There are many things to do and see in NYC but the one thing that tops almost every visitors list is to see a Broadway show. New York’s collection of theaters around Times Square, known officially as The Theater District, is the largest of it’s kind in the world. That’s official, by the way.
A typical agenda for a night of theater might go something like this:
5:00 pm-In anticipation of getting lost on the subway, you leave your hotel. Because of the fear of not making it to the theater on time for curtain, you will probably decide on trying to eat somewhere in the Theater District because it’s close to your theater.
6:30pm- You arrived at the Theater District much sooner than you expected because of NYC’s fantastic subway system, but you have been looking around Times Square for a place to eat for the last hour and fifteen minutes. Now, frustrated by all your dining options from Olive Garden to Applebee’s, you feel the pressure of the 8:00pm curtain time closing in on you. And, there seem to be a million other theatre-goer’s feeling the same thing.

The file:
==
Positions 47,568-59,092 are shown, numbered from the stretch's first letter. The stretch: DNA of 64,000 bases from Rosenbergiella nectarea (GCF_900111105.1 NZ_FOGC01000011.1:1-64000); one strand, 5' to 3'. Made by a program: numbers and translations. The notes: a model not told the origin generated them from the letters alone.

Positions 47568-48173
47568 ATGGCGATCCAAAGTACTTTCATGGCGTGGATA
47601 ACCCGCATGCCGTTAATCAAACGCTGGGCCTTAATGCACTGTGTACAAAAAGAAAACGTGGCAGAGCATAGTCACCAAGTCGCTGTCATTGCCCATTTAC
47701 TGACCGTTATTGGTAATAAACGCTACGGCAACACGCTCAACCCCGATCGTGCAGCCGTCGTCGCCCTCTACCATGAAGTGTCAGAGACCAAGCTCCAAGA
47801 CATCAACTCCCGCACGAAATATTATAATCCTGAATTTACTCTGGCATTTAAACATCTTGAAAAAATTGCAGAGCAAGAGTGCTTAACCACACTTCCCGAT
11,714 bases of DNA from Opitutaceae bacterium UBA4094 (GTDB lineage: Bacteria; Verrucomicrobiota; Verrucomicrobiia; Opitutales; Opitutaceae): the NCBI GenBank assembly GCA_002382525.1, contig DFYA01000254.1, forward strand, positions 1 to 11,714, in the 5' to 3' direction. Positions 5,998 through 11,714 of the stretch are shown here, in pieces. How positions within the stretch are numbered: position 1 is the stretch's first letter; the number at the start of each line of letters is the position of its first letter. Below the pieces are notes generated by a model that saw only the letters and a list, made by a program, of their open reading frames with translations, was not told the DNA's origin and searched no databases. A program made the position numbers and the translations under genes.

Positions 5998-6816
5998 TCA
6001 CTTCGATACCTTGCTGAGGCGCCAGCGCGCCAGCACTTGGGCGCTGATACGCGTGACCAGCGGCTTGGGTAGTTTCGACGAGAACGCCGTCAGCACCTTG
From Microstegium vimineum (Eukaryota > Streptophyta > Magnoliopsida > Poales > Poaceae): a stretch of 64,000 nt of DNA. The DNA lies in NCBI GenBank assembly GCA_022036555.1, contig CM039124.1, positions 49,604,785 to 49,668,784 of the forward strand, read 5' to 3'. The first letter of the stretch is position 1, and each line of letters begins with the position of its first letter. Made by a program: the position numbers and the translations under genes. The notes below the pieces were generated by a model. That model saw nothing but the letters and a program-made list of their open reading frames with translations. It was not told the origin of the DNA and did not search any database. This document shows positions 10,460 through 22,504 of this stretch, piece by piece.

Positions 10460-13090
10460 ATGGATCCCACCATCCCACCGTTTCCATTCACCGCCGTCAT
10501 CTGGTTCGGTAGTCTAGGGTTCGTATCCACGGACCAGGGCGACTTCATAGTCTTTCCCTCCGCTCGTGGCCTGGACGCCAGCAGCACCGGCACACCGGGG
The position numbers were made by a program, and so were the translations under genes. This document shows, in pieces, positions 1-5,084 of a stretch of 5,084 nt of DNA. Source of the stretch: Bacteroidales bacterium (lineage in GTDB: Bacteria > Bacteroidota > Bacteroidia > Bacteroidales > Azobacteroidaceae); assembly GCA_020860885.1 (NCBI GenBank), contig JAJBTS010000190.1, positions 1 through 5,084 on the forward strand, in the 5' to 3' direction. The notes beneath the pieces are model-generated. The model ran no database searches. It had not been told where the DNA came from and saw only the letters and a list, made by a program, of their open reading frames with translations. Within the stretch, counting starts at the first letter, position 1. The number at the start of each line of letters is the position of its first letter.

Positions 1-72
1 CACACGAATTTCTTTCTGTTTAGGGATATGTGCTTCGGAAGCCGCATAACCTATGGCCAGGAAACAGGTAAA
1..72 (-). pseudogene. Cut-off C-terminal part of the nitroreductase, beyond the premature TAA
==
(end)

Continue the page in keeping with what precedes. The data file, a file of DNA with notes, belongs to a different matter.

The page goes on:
7:10pm- In a desperate attempt to eat so your stomach won’t make growling noises in the middle of one of Alan Cumming’s monologs, you decide to eat at one of the ubiquitous Times Square restaurants with the run of the mill pre-theater Prix Fixe menus.
7:50pm- With only ten minutes to spare you sit down in your Broadway theater seat, still sweating from your jog to the theater, catch your breath, and stifle a small burp from your pasta and sauce.
Theater District restaurants know this about tourists and they depend on it. They prey on the visitor’s unfamiliarity with New York dinning to cash in and serve overpriced, mediocre food.
It does not have to be this way.
The Westway Diner has been around since 1988, and is a favorite spot for both aspiring actors and locals, so it has to be good and cheap. After all, a local won’t be a regular if the food is bad.
Huge, clean, and open 24 hours, its charms are not immediately apparent unless you spend some time and eavesdrop on the regulars’ conversations. Who knows? You might just overhear an actor who will be Broadway’s next sensation.